European stock markets are mostly lower on Tuesday, with US futures pointing to a similar open on Wall Street as the Trump relief rally quickly runs out of steam.
Days like yesterday highlight the desperation in these markets to find something positive to cling on to; anything that justifies buying in these highly uncertain times. I'm hopeful that a vaccine will become available late this year to those most in need and be widely available by the spring and this is probably much of the reason why the FOMO trade is holding firm.
But it doesn't change the fact that we're less than a month away from a once in a lifetime election, one that even in the best case scenario will be drawn out. Worst case scenario would be far, far worse. Meanwhile, Congress is working hard to find a compromise on essential fiscal stimulus that will support the economic recovery through a tough winter. Another thing that may be supporting the FOMO trade. But they're running out of time and there's still a huge gap between the numbers being discussed.
Throw into the mix the rising Covid cases around the world and even accounting for the improvements in the treatment and survival rate, this is far from a backdrop that's supportive of record markets. And that's only the US. The UK has a possible no-deal Brexit to contend with on top of it all. That's a lot of downside risk that may hurt these markets over the next month.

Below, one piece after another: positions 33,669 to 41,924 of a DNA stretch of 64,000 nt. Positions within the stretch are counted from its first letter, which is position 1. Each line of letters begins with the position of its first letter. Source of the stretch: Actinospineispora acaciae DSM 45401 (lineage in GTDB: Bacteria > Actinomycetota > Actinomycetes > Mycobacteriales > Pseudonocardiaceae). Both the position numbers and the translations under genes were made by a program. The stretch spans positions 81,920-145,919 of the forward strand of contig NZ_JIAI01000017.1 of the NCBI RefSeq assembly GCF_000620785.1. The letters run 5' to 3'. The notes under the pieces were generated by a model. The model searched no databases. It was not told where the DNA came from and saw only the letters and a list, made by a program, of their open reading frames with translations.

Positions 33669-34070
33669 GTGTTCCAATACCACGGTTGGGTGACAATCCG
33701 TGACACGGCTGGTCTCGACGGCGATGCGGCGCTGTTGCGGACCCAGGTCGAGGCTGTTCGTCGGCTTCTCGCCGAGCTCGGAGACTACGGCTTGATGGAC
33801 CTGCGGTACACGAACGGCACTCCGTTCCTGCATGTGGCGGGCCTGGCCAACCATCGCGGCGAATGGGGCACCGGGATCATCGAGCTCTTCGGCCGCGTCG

Oil sees near term support from outages
Oil prices are 1% higher again on Tuesday, adding to Monday's strong gains which came following a flurry of bullish news for crude. Trump's return from hospital was generally supportive of risk appetite and gave oil a kick higher, while strikes at six Norwegian offshore oil and gas fields has hit output by around 330,000 barrels of oil evuivalent per day, or 8% of total production.
It's been an intense hurricane season already and we're now well into the greek alphabet with eight weeks still to go. Hurricane Delta is rapidly intensifying as it enters the Gulf and oil companies are already beginning offshore evacuations in the region that accounts for 17% of US crude oil production. WTI is approaching $40 again and while near-term risks seems tilted to the upside, they will pass and the prices could quickly tumble once again.
Gold still looks bearish, despite recent recovery
Gold is pretty flat today but holding above $1,900 which bulls will be encouraged by. While I'm a longer term bull, I'm far from enthused. The rally is really struggling to gather momentum and while a close above $1,900 was a promising sign, I'm not yet sold. I think some more near-term downside may be on the cards and the reluctance we're seeing in the recovery rally isn't changing my view on this. We've seen some paring back but I feel we're poised for some risk aversion in the coming weeks and right now, that doesn't favour gold.